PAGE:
• Join over 1.2 million students every month
  • Accelerate your learning by 29%
  • Unlimited access from just £6.99 per month

Consider how Act 1 of Macbeth prepares the audience for the rest of the play.

Extracts from this document...


ENGLISH COURSEWORK CLAIRE PLUMPTON MACBETH * Consider how Act 1 of Macbeth prepares the audience for the rest of the play. The opening scene of Macbeth starts with the three witches, chanting, thus creating a supernatural and eerie atmosphere, with "thunder, lightning and rain... fog and filthy air". This prepares us for the sinister atmosphere present throughout the entire play. The witches also cryptically talk about "when the hurly-burly's done", which means "when the deed is done", and "when the battle's lost and won". These are clues as to what will happen later on in the play, things which the audience don't yet know about. The "deed", could be one of many later happenings, such as the witches prophecies to Macbeth, the rise of Macbeth to the throne, the murder of King Duncan, or perhaps the assassination of Banquo, or maybe the slaughter of Macduff's wife and children, or even the eventual execution of Macbeth. The "battle" points towards many future happenings, and themes that run throughout the play, such as the constant fight between good and evil, both in peoples' minds and on the battlefields. ...read more.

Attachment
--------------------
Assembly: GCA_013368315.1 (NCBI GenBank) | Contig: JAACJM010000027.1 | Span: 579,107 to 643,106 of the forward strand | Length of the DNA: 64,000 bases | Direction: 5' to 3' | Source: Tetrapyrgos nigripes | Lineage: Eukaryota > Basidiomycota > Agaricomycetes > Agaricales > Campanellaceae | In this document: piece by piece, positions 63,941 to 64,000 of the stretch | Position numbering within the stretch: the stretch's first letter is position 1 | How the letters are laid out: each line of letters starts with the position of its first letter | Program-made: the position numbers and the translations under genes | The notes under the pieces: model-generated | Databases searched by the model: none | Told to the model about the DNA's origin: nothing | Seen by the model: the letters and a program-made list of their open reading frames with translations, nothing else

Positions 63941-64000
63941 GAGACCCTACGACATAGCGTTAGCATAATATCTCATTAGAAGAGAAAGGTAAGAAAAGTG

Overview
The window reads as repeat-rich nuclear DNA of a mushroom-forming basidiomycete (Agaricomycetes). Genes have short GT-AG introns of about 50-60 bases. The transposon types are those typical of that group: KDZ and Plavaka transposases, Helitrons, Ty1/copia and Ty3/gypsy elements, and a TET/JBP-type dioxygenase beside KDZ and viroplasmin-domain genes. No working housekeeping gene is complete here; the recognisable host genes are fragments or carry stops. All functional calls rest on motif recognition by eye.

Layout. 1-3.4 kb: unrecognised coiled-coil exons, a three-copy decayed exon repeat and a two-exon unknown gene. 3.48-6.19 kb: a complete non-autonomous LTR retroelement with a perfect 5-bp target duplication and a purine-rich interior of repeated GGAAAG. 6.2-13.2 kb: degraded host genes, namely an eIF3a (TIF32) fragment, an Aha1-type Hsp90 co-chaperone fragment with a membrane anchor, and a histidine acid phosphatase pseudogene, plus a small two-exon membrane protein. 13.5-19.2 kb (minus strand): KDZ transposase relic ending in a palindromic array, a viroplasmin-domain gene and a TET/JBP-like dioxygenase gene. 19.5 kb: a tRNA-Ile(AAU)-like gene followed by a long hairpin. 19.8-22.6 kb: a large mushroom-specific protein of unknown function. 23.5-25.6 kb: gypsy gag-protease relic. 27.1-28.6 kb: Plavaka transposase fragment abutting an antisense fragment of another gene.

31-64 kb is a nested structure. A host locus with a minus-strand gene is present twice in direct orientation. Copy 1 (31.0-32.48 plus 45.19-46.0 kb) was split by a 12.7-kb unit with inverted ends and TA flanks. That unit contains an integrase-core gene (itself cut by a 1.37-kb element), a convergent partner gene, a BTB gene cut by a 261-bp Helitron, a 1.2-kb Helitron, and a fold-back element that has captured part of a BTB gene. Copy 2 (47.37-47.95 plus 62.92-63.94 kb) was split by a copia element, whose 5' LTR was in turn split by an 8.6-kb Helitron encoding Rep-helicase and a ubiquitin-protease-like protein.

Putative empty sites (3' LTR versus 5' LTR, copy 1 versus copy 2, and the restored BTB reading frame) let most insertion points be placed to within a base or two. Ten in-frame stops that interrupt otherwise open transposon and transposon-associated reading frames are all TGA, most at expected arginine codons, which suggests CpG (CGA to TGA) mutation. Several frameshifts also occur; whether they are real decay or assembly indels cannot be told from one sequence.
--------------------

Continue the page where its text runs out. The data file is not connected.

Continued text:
This idea of Macbeth being under a spell will make the murderous acts that happen later in the play seem less inhuman, and make the reader perhaps pity Macbeth more. As Macbeth weighs the moral implications of the witches predictions, he is already thinking of bad things, like murder, preparing us for the ruthless killing of king Duncan, and others, to achieve what he desires. But thankfully, at this stage, Macbeths' conscience prevents him from acting on these thoughts. The audience is prepared for the battle between good and evil in Macbeths' mind, as they are already seeing the beginnings of this conflict. Macbeth knows that if the witches prophesies are true then he needn't act upon them, but still cannot get the idea of murder out of his mind, showing the audience the weakness of the good part of his mind, against the evil part, preparing us for the evil within him, winning the battle, against good. Macbeth then lies to Banquo about his thoughts, telling him that, "if chance will have me king, why chance may crown me without my stir". He is actually thinking about all the horrible things that he could do to make himself king, rather than just letting fate take its course, showing the audience his deceptive nature, preparing them for the lies that he later tells. ...read more.